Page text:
St. Andrew House Center for Orthodox Christian Studies
23300 Davison Avenue, Detroit, MI 48223
ST. ANDREW HOUSE IN DETROIT TO HOST
COLLOQUIUM ON ORTHODOX CHRISTIANITY
FOR EPISCOPAL AND ANGLICAN CLERGY
Jan. 29-30 event to show love and concern
for Anglican brethren, begin healing process
DETROIT In response to numerous enquiries, St. Andrew House Center for Orthodox Christian Studies will host Faith of Our Fathers: A Colloquium on Orthodoxy for Anglicans Jan. 29-30 for clergy of the Episcopal Church in the United States, the Anglican Church of Canada, and other churches in the worldwide Anglican Communion.
While the colloquium is designed for Anglican clergy, it is also open to Anglican laity, and to clergy and laity from other Christian faiths. Seating is limited, however, and priority will be given to Anglicans on a first-come, first-served basis.
The purpose of the colloquium is educational, according to the Most Rev. Nathaniel, Archbishop of Detroit and the Romanian Episcopate of the Orthodox Church in America, and founder and president of St. Andrew House.
Faith of Our Fathers will be an opportunity to explain who we Orthodox are to our Anglican brethren, and to show our love and concern for them in their time of trial, Archbishop Nathaniel said, referring to doctrinal divisions within the Episcopal Church and the Anglican Church of Canada, and among the member churches of the worldwide Anglican Communion. We hope Orthodoxy might be a salve that can help begin a process of healing, he said
Including Archbishop Nathaniel, there will be nine principal speakers at the colloquium. They will compare Orthodox and Anglican theology, liturgy and church order, and the seven who are converts from Anglicanism to Orthodoxy will discuss their personal journeys and offer practical advice for Anglican clergy considering Orthodoxy.
Seven of the speakers are Orthodox priests: the Rev. Dr. Heiromonk Calinic Berger, Hermitage, Pa.; the Very Rev. Gregory Mathewes-Green, Linthicum, Md.; the Rev. James Stephen Freeman, Oak Ridge, Tenn.; the Very Rev. William Olnhausen, Cedarburg, Wis.; the Rev. John Parker, Mount Pleasant, S.C.; the Very Rev. Patrick Henry Reardon, Chicago; and the Very Rev. John Reeves, State College, Pa.
The ninth speaker, Frederica Mathewes-Green, wife of Fr. Mathewes-Green and a nationally known writer, speaker and radio commentator (www.frederica.com), is an Orthodox layperson.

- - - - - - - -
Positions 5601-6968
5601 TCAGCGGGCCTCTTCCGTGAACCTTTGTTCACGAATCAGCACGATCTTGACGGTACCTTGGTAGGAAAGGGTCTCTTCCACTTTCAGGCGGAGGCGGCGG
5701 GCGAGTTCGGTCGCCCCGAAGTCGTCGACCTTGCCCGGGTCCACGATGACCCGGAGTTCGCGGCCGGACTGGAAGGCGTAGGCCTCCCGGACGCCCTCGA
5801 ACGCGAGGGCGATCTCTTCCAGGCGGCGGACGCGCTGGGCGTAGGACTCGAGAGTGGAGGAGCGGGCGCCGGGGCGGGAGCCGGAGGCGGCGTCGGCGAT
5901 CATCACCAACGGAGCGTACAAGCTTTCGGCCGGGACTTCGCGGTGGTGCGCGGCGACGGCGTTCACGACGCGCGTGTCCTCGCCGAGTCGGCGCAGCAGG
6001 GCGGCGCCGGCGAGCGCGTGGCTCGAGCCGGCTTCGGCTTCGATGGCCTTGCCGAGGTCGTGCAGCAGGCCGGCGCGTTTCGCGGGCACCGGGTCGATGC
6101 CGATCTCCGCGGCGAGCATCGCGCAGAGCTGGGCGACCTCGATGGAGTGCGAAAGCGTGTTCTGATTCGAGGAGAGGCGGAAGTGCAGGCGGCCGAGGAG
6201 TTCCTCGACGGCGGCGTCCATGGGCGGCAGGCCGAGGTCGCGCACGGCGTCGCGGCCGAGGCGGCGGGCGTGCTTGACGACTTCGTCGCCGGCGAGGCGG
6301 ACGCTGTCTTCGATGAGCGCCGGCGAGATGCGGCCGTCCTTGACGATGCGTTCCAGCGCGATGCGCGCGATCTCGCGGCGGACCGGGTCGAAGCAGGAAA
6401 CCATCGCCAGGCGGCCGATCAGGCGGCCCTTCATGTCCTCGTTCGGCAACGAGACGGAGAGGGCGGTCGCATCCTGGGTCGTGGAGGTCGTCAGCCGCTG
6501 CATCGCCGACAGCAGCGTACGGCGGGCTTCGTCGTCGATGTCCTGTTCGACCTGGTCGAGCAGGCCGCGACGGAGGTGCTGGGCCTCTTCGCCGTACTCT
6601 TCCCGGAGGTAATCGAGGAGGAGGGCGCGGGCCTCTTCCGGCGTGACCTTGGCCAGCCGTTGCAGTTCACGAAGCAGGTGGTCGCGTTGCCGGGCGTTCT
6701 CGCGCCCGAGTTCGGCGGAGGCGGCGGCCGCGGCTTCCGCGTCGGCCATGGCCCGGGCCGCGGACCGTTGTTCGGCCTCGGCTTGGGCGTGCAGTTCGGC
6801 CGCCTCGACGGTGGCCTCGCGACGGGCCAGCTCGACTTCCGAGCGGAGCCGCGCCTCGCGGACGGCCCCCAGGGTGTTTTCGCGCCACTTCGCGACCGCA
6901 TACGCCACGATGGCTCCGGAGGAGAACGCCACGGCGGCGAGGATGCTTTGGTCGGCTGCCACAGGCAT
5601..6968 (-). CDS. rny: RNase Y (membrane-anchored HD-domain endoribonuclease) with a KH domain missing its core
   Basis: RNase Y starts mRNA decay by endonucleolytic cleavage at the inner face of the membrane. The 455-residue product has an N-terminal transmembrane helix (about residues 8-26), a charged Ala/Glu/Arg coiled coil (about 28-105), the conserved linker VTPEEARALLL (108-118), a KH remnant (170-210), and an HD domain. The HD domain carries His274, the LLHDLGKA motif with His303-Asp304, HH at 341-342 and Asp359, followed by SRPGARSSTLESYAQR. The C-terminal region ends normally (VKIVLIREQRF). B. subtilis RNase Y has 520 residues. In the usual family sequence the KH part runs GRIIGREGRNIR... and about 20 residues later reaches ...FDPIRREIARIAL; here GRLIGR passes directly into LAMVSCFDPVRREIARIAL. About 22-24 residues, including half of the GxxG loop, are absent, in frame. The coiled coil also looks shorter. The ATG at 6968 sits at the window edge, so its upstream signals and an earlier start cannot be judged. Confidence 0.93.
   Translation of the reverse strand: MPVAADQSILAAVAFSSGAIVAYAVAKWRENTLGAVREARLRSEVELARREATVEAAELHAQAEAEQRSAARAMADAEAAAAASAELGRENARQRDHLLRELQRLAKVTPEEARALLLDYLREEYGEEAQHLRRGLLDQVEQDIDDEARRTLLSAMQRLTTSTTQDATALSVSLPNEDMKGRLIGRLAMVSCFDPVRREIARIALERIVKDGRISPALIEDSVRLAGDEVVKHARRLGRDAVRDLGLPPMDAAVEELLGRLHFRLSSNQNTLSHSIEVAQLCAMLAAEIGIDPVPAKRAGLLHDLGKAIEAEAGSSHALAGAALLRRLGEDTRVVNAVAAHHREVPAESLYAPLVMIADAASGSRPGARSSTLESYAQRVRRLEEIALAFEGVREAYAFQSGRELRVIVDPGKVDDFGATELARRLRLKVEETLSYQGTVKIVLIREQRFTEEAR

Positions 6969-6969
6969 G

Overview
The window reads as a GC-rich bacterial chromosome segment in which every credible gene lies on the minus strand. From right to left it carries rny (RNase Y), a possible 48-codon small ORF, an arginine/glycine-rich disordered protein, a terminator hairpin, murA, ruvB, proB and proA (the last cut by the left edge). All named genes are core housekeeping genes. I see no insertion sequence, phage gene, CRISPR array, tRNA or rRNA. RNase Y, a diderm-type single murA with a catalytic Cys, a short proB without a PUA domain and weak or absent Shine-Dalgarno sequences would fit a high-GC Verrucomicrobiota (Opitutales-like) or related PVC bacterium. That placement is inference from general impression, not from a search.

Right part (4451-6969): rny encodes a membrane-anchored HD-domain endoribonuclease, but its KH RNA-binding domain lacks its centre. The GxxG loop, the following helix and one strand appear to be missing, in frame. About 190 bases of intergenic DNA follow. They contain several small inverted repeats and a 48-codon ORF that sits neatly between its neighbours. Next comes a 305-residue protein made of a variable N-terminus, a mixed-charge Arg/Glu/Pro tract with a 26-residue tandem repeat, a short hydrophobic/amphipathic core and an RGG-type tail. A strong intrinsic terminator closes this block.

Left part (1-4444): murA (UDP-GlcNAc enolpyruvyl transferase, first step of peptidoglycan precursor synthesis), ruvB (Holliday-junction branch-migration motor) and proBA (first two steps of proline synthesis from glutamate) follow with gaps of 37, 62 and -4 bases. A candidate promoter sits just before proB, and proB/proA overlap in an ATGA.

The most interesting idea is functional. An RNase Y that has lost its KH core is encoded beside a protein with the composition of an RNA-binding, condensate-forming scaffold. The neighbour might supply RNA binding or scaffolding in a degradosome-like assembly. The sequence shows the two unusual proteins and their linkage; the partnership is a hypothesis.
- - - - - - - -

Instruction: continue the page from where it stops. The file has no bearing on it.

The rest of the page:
Except for Archbishop Nathaniel, who is a convert from Roman Catholicism, and Fr. Berger, who is cradle Orthodox, all the speakers are converts to Orthodoxy from the Episcopal Church.
The colloquium is expected to attract other Orthodox clergy representing most major Orthodox jurisdictions in North America, including the Most Rev. Job, Archbishop of Chicago and the Diocese of the Midwest of the Orthodox Church in America (www.oca.org), and other hierarchs.
The colloquium will be held at St. Paul of the Cross Passionist Retreat Center, 23333 Schoolcraft Road, near the intersection of Interstate 96 and Telegraph Road.
The colloquium will begin with registration at 5:00 p.m. on Monday, Jan. 29 and conclude with a farewell reception at 5:00 p.m. on Tuesday, Jan. 30. It will feature a Vespers service on Monday evening at nearby St. Raphael of Brooklyn Orthodox Church in commemoration of the Synaxis of the Ecumenical Teachers and Hierarchs: Basil the Great, Gregory the Theologian, and John Chrysostom (see icon in colloquium logo and following sidebar).
The registration fee for the conference is $75 per person. It includes meals and refreshments at retreat center. Reservation of a room, either single or double, for Monday night at the retreat center is $75. The deadline for registration is Monday, Jan. 15.
To obtain further information and register for the colloquium, visit www.orthodoxdetroit.com. For further assistance, contact the colloquium coordinator, David Adrian, at (248) 322-9226 or firstname.lastname@example.org.
St. Andrew House Center for Orthodox Christian Studies was founded in 2001. Its mission is to promote the Orthodox Christian faith by word and example through formal instruction, worship and good works. It exists to serve the Orthodox clergy and faithful of metropolitan Detroit and to be a symbol of the unity of the faith.
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Synaxis of the Three Ecumenical Teachers and Hierarchs: Basil the Great, Gregory the Theologian, and John Chrysostom
(From the Orthodox Church in America, www.oca.org)
During the eleventh century, disputes raged in Constantinople about which of the three hierarchs was the greatest. Some preferred St. Basil (Jan. 1), others honored St. Gregory the Theologian (Jan. 25), while a third group exalted St. John Chrysostom (Nov. 13).
Dissension among Christians increased. Some called themselves Basilians, others referred to themselves as Gregorians, and others as Johnites.
By the will of God, the three hierarchs appeared to St. John the Bishop of Euchaita (June 14) in the year 1084, and said that they were equal before God. "There are no divisions among us, and no opposition to one another."
They ordered that the disputes should stop, and that their common commemoration should be celebrated on a single day. Bishop John chose Jan. 30 for their joint Feast, thus ending the controversy and restoring peace.
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